Persephone Brown (Brighton, Colo.) and Danica Rinard (Fort Lupton, Colo.) teamed up with Radihaza Juvena, a 2013 Hungarian Sport Horse mare owned by her lunger, Eilika Habsburg-Lothringen, to score 6.624 in the first Free Test. The pair persevered through challenges with Radihaza Juvena’s tension in their second Free Test to collect a score of 4.423 to finish in ninth place overall with a score of 5.303.
“It was a super close score to the bronze for Aria and Hanna,” said Seely. “Percy and Dani had a challenging horse, but they too stepped up to the plate and did the best they could.”
Junior Individual Female
Two U.S. vaulting athletes were in the massive field of 56 for the Junior Individual Female competition, where the top 20 athletes could move on to the final round. Kylynn Ghafouri (Murrieta, Calif.) partnered with Diamantino 14, a 2011 Hanoverian gelding owned by his lunger Cornelia Raddatz (GER) and Daniela Hampel, to score 7.001 in the Compulsory Test and 7.603 in the First Round Free Test to move on to the final Free Test round. Ghafouri had a fantastic Free Test to earn a score of 8.176 to finish in eighth place overall with a score of 7.739.
Hannah Wildermuth (Pottsville, Pa.) teamed up with Wallis, a 2003 KWPN gelding owned by his lunger Nienke de Wolff (NED), to score 6.594 in the Compulsory Test and 7.640 in the First Round Free Test. Wildermuth earned her top score of the competition in the Final Free Test with a 7.700 to finish in 15th place overall with a score of 7.409.
“Kylynn and Hannah both made the top 15 and in the last round moved themselves up,” said Seely. “They really recovered well and ended in good spots.”
Young Vaulter Individual Female
It was the first time that a Young Vaulter competition was held at the World Championship, and three vaulting athletes represented the U.S. in a field of 33 competitors. Melanie Ford (Fort Collins, Colo.) joined San Felice Z, a 2010 Zangersheide gelding owned by RVV Equus e.V., and lunger Christina Ender (GER) to score 7.323 in the Compulsory Test and 6.597 in the Technical Test. Ford closed out her time in Sweden with a score of 7.671 in the Free Test to finish in 14th place overall with a score of 7.134.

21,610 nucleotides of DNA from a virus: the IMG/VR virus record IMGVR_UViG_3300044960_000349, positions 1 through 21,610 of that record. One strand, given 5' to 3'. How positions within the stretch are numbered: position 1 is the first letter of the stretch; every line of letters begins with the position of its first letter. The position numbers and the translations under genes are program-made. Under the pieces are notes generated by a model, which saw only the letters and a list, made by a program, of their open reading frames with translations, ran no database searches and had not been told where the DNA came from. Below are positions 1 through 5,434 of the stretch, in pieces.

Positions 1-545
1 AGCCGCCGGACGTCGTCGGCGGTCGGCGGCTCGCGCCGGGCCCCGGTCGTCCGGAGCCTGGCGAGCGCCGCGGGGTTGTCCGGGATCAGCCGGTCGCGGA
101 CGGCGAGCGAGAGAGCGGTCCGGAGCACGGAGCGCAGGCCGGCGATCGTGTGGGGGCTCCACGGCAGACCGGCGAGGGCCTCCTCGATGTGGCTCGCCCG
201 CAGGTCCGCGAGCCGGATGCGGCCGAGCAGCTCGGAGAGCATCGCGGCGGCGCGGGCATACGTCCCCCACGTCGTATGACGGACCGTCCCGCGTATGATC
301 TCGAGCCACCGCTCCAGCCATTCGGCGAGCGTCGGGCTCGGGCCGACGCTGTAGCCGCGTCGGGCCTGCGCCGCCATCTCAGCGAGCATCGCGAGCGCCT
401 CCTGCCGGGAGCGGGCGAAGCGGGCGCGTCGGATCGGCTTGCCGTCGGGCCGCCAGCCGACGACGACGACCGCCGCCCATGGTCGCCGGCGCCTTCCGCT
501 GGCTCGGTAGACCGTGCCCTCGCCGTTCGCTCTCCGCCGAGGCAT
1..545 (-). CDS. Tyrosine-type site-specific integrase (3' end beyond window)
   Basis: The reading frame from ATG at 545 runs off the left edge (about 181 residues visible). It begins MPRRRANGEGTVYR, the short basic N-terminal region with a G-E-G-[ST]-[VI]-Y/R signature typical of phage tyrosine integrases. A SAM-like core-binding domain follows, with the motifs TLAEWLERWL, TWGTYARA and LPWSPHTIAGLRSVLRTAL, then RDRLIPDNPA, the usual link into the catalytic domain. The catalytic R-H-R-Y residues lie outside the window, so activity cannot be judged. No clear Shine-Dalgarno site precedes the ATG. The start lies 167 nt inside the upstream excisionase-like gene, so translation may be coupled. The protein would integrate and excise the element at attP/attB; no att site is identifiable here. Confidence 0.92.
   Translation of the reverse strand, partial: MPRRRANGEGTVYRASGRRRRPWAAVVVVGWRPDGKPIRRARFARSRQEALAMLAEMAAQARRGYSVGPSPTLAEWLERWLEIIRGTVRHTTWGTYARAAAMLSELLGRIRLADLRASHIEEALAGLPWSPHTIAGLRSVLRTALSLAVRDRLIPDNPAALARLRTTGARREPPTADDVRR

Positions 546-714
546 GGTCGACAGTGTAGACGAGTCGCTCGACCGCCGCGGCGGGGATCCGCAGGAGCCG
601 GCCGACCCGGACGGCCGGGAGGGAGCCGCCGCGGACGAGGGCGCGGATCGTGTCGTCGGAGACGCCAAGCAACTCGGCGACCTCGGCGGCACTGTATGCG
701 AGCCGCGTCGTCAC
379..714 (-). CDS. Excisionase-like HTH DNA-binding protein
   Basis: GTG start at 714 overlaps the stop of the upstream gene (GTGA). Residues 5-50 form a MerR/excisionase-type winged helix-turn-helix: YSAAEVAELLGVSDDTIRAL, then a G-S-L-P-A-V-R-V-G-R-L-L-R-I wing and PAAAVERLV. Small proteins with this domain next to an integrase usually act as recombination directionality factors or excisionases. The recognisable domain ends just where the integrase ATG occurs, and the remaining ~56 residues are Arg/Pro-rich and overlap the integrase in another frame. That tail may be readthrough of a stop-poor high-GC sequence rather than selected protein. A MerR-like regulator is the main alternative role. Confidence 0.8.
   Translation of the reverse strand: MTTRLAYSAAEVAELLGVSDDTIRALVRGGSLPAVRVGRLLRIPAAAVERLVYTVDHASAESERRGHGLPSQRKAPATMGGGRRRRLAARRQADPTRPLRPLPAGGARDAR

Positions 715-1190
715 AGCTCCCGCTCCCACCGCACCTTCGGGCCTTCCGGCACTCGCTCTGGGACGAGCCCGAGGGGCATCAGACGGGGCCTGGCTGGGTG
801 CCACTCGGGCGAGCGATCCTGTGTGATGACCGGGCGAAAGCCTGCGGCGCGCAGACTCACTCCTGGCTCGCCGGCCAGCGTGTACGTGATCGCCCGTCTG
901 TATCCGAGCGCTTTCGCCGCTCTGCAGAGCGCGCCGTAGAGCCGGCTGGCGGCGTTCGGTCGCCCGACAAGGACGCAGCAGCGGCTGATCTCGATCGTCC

Caroline Morse (Los Gatos, Calif.) worked with Corazon Gran, a 2009 Deutsches Pferd gelding owned by Christina Hubert, and lunger Benita Julia Golze (GER) to score 6.963 in the Compulsory Test and 7.179 in the Technical Test. Morse had a solid Free Test to earn a score of 6.849, finishing in 15th place overall with a score of 7.014.
Emma Milito (Brighton, Colo.), along with Wallis and lunger Nienke de Wolff (NED), earned a score of 6.968 in the Compulsory Test and 6.686 in the Technical Test. Milito scored a 6.776 in the Free Test to finish in 21st place overall with score of 6.731.
“Melanie, Caroline, and Emma did well,” said Seely. “Melanie recovered from her mishap in the second round and performed very well in her third round. Caroline and Emma kept putting themselves forward and did a really fantastic job.”
Seely believes the U.S. vaulters have bright futures ahead of them, and they are helped by having such an invaluable competition experience at a young age.
“Probably one of the biggest lessons is how to plan—how to plan your training, how to plan leasing horses,” said Seely. “Also, being in that arena for the first time at a championship is huge because it is definitely different than a CVI. It is just so beneficial having that experience under their belt, what that feels like, the mental game that they have to work on, and watching the best of the best compete and knowing what they are working towards.”